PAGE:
Animal advocacy is concerned with improving the welfare and lives of animals, with advocates working across a variety of sectors to inspire change for animals. However, who decides what animal advocacy is and what it can be?
The aim of this highly participatory session is to begin a discussion (or continue one you have already begun) on how animal advocacy can be more inclusive. Before this session, you are asked to complete a pre-session activity to explore the relationships and experiences that have significantly impacted your advocacy practice (see linked file in the virtual space; this should take approx. 30 min).
In the first part, we’ll explore how animal advocacy is shaped by our lived experiences and by dominant societal groups and discuss the pre-session activity in breakout groups. In the second part, we’ll use a white innocence analytical framework to uncover possible biases in animal advocacy.
The presenters will reflect on their perspectives and how their lived experiences shape their humane education practices as a case study. In breakout groups, you will apply the framework to your area of animal advocacy, including, for example, policy, animal adoption, and community outreach.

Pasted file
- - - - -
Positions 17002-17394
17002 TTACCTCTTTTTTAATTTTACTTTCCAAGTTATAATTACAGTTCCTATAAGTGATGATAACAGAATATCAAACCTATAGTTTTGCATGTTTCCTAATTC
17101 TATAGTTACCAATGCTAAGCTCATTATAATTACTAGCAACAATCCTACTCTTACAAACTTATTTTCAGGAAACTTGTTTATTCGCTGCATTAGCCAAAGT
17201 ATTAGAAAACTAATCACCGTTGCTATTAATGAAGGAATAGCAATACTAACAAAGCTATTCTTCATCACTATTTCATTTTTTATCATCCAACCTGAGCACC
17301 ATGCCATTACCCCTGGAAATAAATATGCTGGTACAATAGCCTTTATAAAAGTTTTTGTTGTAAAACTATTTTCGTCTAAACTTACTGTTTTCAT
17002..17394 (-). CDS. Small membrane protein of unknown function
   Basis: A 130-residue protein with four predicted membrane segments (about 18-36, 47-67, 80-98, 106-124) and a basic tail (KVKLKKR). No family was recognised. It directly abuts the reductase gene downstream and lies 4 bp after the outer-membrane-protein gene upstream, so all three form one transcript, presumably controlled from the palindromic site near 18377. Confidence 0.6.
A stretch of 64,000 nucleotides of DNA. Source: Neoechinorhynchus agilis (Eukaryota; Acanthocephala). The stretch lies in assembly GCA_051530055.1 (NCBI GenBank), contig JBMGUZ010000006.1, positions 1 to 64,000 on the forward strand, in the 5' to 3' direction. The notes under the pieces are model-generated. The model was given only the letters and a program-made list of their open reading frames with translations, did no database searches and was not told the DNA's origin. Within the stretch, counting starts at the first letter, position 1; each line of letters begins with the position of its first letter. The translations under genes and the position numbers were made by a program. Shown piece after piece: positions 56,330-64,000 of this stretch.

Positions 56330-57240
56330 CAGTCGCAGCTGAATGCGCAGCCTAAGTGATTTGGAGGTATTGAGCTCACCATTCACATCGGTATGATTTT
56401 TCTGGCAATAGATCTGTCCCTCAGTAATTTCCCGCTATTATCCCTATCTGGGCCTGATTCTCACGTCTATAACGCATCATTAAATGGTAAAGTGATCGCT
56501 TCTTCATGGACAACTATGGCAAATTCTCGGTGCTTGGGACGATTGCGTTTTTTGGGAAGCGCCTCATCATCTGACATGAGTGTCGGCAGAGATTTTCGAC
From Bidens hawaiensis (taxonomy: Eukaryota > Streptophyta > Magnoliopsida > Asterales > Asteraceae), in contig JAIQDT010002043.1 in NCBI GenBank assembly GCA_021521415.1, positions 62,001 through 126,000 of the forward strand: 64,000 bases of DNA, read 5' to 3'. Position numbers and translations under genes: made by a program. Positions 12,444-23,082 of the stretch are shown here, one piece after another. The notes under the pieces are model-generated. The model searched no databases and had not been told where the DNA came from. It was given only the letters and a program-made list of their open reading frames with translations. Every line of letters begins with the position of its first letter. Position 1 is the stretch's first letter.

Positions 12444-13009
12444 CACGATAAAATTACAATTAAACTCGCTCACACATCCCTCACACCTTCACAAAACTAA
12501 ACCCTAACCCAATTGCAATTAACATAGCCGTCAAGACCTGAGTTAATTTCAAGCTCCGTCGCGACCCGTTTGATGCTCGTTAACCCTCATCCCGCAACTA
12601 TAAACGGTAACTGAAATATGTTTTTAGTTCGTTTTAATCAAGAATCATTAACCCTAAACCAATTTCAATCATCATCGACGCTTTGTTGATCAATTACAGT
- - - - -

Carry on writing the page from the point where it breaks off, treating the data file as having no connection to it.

Questions that we will ask ourselves include: What are the underlying assumptions? Who’s represented? Whose perspectives are missing? We can begin to hold ourselves accountable to a more inclusive animal advocacy practice by reflecting on our own lived experiences and recognizing our relationships with not only animals and their welfare, but also humans who live in these shared worlds.